The Sahiti Region was well known for its crafts and fruits. Popular hand-made cloth was from this region. Oranges from Tharushah, Pedas of Bhirya, Bhugra (channa) of Kandiyaro, Angochhas (towels) of Naushahro Feroze etc.
“May Sindhu Darya flow full, May everybody be happy – ‘May the Lord bring rains and abundance to Sindh.’ (Saaein Sadaein Karein Mathay Sindh Sukar). “
– (Late) Dada K.R. Malkani in “The Sindh Story”
“Hindvasi” is the oldest Sindhi newspaper in circulation. The newspaper is being published in Arabic Sindhi on a weekly basis since 1917. In the good old days, the newspaper had a wide circulation which over decades has reduced significantly given the decline in number of Arabic Sindhi readers. The newspaper is now published from Mumbai and the editor, Dadi Shobha Lalchandani, does a wonderful job amidst paper’s declining popularity. Some weeks there are one or two columns in English / Devanagari Sindhi as well. This week the newspaper carried an article on SAHITI region which was quite informative and coming from a family with origins in Sahiti region in Sindh as well, I thought I will write on this topic.
I have grown up listening to elders telling us “Asaan Sahiti ja aayon” (we are from Sahiti) when asked about our ancestral origins. A few years ago, I purchased a couple of maps of Sindh from Sindhi Navjeevan Sabha, Lajpat Nagar but to my disappointment wasn’t able to locate Sahiti as a region/town. I contacted my paternal uncle (Dad’s elder brother) to re-enquire about our ancestral origin and he said try looking for “Kandiaro” in the map as that is where Kaka (Paternal Great Grandfather) used to stay. Kandiaro was identifiable in the map but my curiosity to find what Sahiti meant still remained. A few months later, whilst watching Sindhi Sarvech program on YouTube, one of the guests mentioned that his family origins too were from Sahiti region. He then further went on to elaborate that in Sindh, the districts of Nawabshah, Naushehro Feroze and Moro were collectively referred to as Sahiti region and the people staying there as “Sahita”. Kandiaro ( to where both my paternal and maternal ancestry belongs) was then a part of District Nawabshah (which has now been rechristened as Shaheed Benazeerabad after the great leader and ex- chair of Pakistan People’s Party, (Late) Ms. Benazeer Bhutto).Currently, it is a part of Naushehro Feroze district.
Tracing the region’s history, the article in Hindvasi states (excerpts):
“It is believed that Sahiti area was named after Sahita tribe. This tribe whose ancestors were the followers of Hndu religion, acquired this ‘jagir’ from a Muslim ruler. Sahitas lived on both sides of Sindhu River. And ancient paragano belonged to Sahita tribe. (According to Late Shri Lokram Dodeja’s “Muhenjo Vattan – Muhenja Manhoon” book, two princes of Jodhpur state raised dispute to ascend to the throne and become its King. However one of them Morasingh gave up and moved out with his army towards Sindh and captured the area near Jodhpur state. His fourth powerful son Sahta Singh seized the mid area of Sindh province. This is how the area is called after his name as Sahiti Paragana and More Taluka came to be known after the name of his father Mora Singh………….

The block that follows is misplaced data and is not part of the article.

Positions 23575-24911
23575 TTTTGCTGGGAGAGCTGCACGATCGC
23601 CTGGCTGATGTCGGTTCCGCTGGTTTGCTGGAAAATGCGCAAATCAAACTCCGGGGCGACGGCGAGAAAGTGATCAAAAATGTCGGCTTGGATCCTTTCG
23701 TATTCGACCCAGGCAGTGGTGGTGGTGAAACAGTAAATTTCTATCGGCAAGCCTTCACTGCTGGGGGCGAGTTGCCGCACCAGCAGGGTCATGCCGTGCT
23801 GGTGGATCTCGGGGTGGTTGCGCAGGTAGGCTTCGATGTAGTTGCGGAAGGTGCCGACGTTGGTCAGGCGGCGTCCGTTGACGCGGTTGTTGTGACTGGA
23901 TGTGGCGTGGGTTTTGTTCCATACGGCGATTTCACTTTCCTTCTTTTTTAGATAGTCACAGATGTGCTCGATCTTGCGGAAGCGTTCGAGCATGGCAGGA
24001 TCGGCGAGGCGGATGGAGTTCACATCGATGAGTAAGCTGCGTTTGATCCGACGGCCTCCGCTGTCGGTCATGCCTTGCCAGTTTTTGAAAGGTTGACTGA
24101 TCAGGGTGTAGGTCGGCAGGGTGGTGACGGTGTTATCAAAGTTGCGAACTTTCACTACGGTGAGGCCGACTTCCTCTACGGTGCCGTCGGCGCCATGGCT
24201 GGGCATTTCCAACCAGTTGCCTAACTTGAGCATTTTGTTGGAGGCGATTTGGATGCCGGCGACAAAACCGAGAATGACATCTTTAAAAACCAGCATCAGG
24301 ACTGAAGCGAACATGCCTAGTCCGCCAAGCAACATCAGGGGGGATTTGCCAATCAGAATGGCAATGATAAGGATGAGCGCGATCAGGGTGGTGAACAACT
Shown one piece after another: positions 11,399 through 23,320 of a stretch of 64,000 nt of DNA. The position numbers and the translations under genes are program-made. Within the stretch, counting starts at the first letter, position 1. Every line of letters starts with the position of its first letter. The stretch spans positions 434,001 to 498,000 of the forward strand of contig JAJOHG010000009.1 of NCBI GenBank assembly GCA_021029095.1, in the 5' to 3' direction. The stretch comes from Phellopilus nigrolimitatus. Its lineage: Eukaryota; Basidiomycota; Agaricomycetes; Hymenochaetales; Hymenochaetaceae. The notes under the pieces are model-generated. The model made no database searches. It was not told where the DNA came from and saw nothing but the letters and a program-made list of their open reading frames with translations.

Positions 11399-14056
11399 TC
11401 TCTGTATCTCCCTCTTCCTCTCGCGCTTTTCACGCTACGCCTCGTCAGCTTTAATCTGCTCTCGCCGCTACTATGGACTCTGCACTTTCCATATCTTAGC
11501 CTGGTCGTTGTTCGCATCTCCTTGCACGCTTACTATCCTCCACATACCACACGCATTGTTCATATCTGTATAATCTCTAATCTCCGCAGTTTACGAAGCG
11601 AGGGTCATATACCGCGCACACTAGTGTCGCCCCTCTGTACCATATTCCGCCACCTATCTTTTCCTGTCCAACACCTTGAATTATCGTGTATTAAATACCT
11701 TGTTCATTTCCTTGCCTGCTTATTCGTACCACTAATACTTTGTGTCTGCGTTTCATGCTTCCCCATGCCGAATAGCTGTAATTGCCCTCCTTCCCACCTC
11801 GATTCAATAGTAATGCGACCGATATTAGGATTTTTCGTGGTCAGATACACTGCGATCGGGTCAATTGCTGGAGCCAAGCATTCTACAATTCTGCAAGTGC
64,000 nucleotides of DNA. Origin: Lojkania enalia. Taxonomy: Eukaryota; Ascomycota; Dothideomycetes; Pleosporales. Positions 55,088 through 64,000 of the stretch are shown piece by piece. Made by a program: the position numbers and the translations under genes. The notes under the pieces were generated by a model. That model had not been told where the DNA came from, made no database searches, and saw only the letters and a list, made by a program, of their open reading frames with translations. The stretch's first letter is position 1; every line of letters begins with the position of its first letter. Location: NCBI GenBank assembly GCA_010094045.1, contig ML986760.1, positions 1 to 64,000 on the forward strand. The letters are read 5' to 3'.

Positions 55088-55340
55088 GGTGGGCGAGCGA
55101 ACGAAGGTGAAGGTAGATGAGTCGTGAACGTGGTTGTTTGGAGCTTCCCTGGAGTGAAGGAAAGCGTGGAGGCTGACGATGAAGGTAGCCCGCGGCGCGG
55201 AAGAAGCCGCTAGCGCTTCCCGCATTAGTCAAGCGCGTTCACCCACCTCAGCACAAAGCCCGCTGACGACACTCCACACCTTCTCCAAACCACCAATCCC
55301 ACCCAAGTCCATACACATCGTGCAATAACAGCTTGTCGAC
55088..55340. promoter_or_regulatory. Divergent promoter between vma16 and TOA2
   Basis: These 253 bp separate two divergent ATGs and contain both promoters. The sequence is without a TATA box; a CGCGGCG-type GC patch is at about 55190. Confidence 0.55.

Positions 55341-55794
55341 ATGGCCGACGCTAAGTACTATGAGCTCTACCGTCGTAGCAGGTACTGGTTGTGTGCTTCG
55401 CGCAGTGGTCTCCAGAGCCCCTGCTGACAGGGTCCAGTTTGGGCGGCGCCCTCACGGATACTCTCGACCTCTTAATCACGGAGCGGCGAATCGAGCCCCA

……………. The region was also well known for its crafts and fruits etc. Popular hand-made cloth was from this region. Oranges from Tharushah, Pedas of Bhirya, Bhugra (channa) of Kandiyaro, Angochhas (towels) of Naushahro Feroze and several other things and articles were unique in their own way and popular in the region.”
The mention of Bhugra (channa) immediately brings forth the memories of my maternal grandfather (Nana), (Late) Shri Lachhmandas Pohumal Khemani. Even though Nana passed away when I was only 6, I still recall some memories of him. He used to come to stay with us for a few days every year and I distinctly remember how in the evenings, he enjoyed his glass of whisky along with bhugras and boiled eggs. Nana longed to visit his hometown of Kandiaro and used to mention the same to my mother but like hundreds of other Sindhis, his wish remained unfulfilled. A devoted Shiv bhakt, I also remember how one fine morning, he called up his daughters and said, ” Putr, haane time acchi vyo aa halan jo” (Dear, now the time has come to go). Nana expired an hour or so later.
Newspapers like Hindvasi need support from the community to survive these difficult times. It will be unfortunate if this newspaper was to close down (which is likely given lack of readership). Even if you don’t read Sindhi, I will still request that you subscribe to the newspaper which reaches your home directly via post to ensure that it survives.
The 1947 Partition Archive is nonprofit oral history organization in Berkeley, California and a registered trust in Delhi, India that collects, preserves and shares firsthand accounts of the Partition of India in 1947. While browsing through some of the interviews that are available on the website free of cost, I chanced upon this wonderful interview of Dadi Leela Mamtani who too hailed from Kandiaro, Sindh. This thirty minutes interview in Hindi has been a fascinating watch as it gave me an insight into what it would have been to be staying in Kandiaro. I wish Nana was alive today!
Courtesy: Sindhi Chokro Blogs